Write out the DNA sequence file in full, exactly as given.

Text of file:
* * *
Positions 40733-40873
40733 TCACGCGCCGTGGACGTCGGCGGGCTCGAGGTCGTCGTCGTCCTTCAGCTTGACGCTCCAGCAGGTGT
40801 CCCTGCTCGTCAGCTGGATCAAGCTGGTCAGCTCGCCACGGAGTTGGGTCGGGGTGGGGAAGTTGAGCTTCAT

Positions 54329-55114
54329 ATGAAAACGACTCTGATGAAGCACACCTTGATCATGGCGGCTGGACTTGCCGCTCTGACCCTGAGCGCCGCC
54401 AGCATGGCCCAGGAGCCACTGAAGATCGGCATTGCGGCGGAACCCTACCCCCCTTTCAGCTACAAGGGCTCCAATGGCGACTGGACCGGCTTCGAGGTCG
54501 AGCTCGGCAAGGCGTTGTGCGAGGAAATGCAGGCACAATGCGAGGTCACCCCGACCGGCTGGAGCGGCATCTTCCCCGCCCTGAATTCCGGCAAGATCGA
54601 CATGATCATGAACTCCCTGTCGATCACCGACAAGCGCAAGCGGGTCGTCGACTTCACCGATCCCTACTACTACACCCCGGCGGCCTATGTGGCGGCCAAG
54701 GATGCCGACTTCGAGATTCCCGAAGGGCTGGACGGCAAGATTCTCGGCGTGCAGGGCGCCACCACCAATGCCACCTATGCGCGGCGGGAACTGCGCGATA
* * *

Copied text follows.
Positions 40733-40873
40733 TCACGCGCCGTGGACGTCGGCGGGCTCGAGGTCGTCGTCGTCCTTCAGCTTGACGCTCCAGCAGGTGT
40801 CCCTGCTCGTCAGCTGGATCAAGCTGGTCAGCTCGCCACGGAGTTGGGTCGGGGTGGGGAAGTTGAGCTTCAT

Positions 54329-55114
54329 ATGAAAACGACTCTGATGAAGCACACCTTGATCATGGCGGCTGGACTTGCCGCTCTGACCCTGAGCGCCGCC
54401 AGCATGGCCCAGGAGCCACTGAAGATCGGCATTGCGGCGGAACCCTACCCCCCTTTCAGCTACAAGGGCTCCAATGGCGACTGGACCGGCTTCGAGGTCG
54501 AGCTCGGCAAGGCGTTGTGCGAGGAAATGCAGGCACAATGCGAGGTCACCCCGACCGGCTGGAGCGGCATCTTCCCCGCCCTGAATTCCGGCAAGATCGA
54601 CATGATCATGAACTCCCTGTCGATCACCGACAAGCGCAAGCGGGTCGTCGACTTCACCGATCCCTACTACTACACCCCGGCGGCCTATGTGGCGGCCAAG
54701 GATGCCGACTTCGAGATTCCCGAAGGGCTGGACGGCAAGATTCTCGGCGTGCAGGGCGCCACCACCAATGCCACCTATGCGCGGCGGGAACTGCGCGATA